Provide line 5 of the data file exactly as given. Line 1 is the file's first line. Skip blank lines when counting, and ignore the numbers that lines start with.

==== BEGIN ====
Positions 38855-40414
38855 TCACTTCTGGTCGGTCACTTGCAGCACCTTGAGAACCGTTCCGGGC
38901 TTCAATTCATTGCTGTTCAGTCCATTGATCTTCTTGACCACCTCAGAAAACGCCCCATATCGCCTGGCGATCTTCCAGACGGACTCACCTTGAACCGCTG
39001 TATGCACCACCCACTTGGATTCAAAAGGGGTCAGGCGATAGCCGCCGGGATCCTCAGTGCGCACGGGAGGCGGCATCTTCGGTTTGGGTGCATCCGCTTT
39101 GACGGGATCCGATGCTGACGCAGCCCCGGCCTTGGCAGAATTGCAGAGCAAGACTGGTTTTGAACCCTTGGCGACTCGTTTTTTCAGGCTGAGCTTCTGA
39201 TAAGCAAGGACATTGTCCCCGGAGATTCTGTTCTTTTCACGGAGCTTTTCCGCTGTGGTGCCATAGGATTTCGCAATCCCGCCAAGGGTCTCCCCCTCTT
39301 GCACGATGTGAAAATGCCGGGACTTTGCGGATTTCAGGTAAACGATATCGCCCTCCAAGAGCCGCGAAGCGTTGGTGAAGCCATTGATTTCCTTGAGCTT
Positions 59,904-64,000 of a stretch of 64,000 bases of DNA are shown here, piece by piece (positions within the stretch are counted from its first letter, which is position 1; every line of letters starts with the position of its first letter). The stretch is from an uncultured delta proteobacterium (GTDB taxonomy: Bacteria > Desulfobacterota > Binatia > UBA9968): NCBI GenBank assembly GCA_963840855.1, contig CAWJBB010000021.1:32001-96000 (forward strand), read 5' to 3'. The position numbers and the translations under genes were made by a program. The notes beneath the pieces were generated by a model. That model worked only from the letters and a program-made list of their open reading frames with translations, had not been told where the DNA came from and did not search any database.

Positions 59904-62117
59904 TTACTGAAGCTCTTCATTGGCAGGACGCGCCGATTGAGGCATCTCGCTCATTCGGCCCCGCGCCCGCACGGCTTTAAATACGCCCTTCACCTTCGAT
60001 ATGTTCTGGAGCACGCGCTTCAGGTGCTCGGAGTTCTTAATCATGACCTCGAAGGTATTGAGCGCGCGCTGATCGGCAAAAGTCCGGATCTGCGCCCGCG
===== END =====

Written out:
39101 GACGGGATCCGATGCTGACGCAGCCCCGGCCTTGGCAGAATTGCAGAGCAAGACTGGTTTTGAACCCTTGGCGACTCGTTTTTTCAGGCTGAGCTTCTGA